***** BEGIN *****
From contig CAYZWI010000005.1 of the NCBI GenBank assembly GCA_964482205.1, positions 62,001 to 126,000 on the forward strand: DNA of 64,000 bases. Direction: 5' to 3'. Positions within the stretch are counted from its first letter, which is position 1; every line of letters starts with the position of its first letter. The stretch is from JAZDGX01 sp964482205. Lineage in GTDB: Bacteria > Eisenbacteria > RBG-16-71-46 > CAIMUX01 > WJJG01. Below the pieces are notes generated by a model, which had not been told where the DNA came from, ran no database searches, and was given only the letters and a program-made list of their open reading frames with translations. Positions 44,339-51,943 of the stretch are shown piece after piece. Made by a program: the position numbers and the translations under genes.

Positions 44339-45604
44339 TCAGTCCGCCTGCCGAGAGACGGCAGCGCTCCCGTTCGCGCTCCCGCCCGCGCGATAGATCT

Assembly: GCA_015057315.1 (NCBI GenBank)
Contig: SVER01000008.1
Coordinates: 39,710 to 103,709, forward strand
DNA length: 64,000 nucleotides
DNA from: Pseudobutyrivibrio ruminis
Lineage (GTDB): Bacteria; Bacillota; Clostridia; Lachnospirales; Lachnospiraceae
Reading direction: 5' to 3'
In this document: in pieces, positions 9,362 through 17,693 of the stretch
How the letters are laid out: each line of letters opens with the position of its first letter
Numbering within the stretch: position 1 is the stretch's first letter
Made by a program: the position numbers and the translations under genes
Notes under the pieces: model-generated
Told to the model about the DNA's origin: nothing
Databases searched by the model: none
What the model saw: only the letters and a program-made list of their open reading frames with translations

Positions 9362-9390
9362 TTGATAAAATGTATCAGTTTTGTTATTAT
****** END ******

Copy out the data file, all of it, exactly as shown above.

From contig CAYZWI010000005.1 of the NCBI GenBank assembly GCA_964482205.1, positions 62,001 to 126,000 on the forward strand: DNA of 64,000 bases. Direction: 5' to 3'. Positions within the stretch are counted from its first letter, which is position 1; every line of letters starts with the position of its first letter. The stretch is from JAZDGX01 sp964482205. Lineage in GTDB: Bacteria > Eisenbacteria > RBG-16-71-46 > CAIMUX01 > WJJG01. Below the pieces are notes generated by a model, which had not been told where the DNA came from, ran no database searches, and was given only the letters and a program-made list of their open reading frames with translations. Positions 44,339-51,943 of the stretch are shown piece after piece. Made by a program: the position numbers and the translations under genes.

Positions 44339-45604
44339 TCAGTCCGCCTGCCGAGAGACGGCAGCGCTCCCGTTCGCGCTCCCGCCCGCGCGATAGATCT

Assembly: GCA_015057315.1 (NCBI GenBank)
Contig: SVER01000008.1
Coordinates: 39,710 to 103,709, forward strand
DNA length: 64,000 nucleotides
DNA from: Pseudobutyrivibrio ruminis
Lineage (GTDB): Bacteria; Bacillota; Clostridia; Lachnospirales; Lachnospiraceae
Reading direction: 5' to 3'
In this document: in pieces, positions 9,362 through 17,693 of the stretch
How the letters are laid out: each line of letters opens with the position of its first letter
Numbering within the stretch: position 1 is the stretch's first letter
Made by a program: the position numbers and the translations under genes
Notes under the pieces: model-generated
Told to the model about the DNA's origin: nothing
Databases searched by the model: none
What the model saw: only the letters and a program-made list of their open reading frames with translations

Positions 9362-9390
9362 TTGATAAAATGTATCAGTTTTGTTATTAT